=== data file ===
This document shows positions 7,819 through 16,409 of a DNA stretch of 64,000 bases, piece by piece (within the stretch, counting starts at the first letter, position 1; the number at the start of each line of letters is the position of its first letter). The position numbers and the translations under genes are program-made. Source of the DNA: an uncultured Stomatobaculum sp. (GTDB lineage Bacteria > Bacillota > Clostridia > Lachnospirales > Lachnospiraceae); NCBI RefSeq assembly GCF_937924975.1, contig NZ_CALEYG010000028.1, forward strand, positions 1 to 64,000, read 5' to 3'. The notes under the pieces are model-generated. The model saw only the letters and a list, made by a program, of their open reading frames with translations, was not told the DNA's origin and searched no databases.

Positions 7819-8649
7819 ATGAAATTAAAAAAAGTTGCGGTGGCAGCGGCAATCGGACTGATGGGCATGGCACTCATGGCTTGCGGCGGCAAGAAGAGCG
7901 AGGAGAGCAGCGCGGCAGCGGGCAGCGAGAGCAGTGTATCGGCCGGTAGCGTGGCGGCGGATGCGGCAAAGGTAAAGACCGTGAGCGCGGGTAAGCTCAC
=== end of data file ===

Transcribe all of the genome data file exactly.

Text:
This document shows positions 7,819 through 16,409 of a DNA stretch of 64,000 bases, piece by piece (within the stretch, counting starts at the first letter, position 1; the number at the start of each line of letters is the position of its first letter). The position numbers and the translations under genes are program-made. Source of the DNA: an uncultured Stomatobaculum sp. (GTDB lineage Bacteria > Bacillota > Clostridia > Lachnospirales > Lachnospiraceae); NCBI RefSeq assembly GCF_937924975.1, contig NZ_CALEYG010000028.1, forward strand, positions 1 to 64,000, read 5' to 3'. The notes under the pieces are model-generated. The model saw only the letters and a list, made by a program, of their open reading frames with translations, was not told the DNA's origin and searched no databases.

Positions 7819-8649
7819 ATGAAATTAAAAAAAGTTGCGGTGGCAGCGGCAATCGGACTGATGGGCATGGCACTCATGGCTTGCGGCGGCAAGAAGAGCG
7901 AGGAGAGCAGCGCGGCAGCGGGCAGCGAGAGCAGTGTATCGGCCGGTAGCGTGGCGGCGGATGCGGCAAAGGTAAAGACCGTGAGCGCGGGTAAGCTCAC